Toshiba Corp. reported a record quarterly net profit Wednesday, thanks to the $18 billion sale of its flash memory chip business earlier this year to a consortium led by U.S. private equity firm Bain Capital.
But the conglomerate did not say where its future growth will come from without full ownership of the prized chip business. Its remaining main businesses such as energy and social infrastructure are struggling to fill the void left by the chip unit that accounted for 90 percent of its operating profit last year.
Toshiba posted a net profit of ¥1.02 trillion ($9.16 billion) for the April-June quarter, up from ¥50.33 billion a year before, as it booked ¥966 billion in gains from the deal to sell the world’s No. 2 producer of NAND flash memory chips.
Toshiba maintained its profit forecast for the year ending in March at ¥1.07 trillion, versus a consensus estimate of ¥1.11 trillion from 12 analysts.
The chip unit sale helped save Toshiba from years of financial crisis brought about by accounting scandals and billions of dollars in cost overruns at its U.S. nuclear unit Westinghouse.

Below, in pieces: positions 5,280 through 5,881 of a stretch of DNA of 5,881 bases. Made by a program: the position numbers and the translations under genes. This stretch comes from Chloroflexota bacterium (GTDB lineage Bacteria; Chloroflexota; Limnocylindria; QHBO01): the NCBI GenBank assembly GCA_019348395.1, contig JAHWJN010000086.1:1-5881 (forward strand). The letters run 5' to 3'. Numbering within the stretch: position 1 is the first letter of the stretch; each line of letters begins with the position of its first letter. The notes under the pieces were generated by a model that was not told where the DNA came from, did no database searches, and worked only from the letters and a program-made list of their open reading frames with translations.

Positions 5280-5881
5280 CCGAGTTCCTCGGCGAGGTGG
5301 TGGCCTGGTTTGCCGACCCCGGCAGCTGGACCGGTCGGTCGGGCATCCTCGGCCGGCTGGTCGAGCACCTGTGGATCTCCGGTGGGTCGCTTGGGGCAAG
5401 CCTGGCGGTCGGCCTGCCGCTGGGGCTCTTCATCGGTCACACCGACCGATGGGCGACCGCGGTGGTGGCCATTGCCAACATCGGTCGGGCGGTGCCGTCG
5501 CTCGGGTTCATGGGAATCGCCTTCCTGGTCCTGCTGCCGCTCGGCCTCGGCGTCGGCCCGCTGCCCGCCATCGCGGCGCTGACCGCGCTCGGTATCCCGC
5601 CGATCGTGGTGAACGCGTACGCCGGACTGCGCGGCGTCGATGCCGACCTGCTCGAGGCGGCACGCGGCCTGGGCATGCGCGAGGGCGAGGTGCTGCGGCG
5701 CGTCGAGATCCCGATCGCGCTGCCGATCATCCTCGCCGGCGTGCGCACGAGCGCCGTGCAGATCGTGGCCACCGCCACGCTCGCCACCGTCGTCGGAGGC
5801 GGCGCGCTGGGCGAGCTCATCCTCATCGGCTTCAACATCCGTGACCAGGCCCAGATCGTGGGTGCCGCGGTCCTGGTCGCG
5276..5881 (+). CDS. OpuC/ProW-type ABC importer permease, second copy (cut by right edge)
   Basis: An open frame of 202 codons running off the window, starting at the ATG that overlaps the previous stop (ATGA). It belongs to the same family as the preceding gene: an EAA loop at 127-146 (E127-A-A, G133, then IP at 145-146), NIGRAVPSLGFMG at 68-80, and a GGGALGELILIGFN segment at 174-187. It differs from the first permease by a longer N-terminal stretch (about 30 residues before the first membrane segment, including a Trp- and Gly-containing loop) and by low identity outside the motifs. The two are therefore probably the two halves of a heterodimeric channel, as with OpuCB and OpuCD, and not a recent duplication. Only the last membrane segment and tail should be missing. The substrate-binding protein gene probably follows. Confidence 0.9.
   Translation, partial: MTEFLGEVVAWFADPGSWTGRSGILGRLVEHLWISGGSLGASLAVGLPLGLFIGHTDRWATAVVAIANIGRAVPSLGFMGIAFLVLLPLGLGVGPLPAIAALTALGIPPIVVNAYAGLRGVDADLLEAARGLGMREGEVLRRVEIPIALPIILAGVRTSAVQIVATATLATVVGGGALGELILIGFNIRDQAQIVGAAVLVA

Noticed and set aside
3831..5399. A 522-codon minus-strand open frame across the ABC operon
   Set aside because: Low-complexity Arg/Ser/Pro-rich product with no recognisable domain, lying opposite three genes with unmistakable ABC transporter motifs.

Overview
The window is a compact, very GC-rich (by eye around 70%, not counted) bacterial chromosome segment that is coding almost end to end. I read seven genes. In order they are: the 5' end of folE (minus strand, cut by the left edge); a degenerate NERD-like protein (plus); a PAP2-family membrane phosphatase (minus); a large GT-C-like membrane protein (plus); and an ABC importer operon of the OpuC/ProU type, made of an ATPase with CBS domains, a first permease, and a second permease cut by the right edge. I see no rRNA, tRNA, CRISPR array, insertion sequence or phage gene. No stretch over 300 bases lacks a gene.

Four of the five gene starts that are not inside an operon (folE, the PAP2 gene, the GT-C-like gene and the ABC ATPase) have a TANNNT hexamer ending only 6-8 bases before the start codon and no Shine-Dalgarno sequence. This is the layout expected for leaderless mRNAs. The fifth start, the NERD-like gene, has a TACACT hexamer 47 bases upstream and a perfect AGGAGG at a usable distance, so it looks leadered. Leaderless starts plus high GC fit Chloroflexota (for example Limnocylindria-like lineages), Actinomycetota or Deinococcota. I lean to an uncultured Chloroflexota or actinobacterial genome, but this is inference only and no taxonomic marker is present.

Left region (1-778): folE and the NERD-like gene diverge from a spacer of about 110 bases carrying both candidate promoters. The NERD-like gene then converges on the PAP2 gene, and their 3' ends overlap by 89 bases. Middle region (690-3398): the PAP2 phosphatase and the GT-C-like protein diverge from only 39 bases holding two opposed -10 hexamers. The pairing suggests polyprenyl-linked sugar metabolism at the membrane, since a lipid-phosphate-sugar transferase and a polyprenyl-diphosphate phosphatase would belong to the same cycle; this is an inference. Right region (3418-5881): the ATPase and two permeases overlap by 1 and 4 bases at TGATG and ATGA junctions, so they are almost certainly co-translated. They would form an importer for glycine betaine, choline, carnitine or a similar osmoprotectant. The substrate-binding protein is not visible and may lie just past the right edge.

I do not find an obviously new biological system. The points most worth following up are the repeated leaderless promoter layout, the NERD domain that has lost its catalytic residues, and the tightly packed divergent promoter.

Under the deal with the Bain consortium, Toshiba repurchased 40 percent of the unit.
Toshiba had promised to share proceeds from the chip sale, addressing calls for larger returns from activist shareholders who participated in a $5.4 billion share issue late last year that helped the company to avoid a delisting.
Following up on the pledge, the company unveiled a higher-than-expected $6.3 billion stock buyback in June.
As of the end of March, more than 70 percent of Toshiba shareholders were overseas institutions, regarded as more vocal than their Japanese counterparts in making demands of management.
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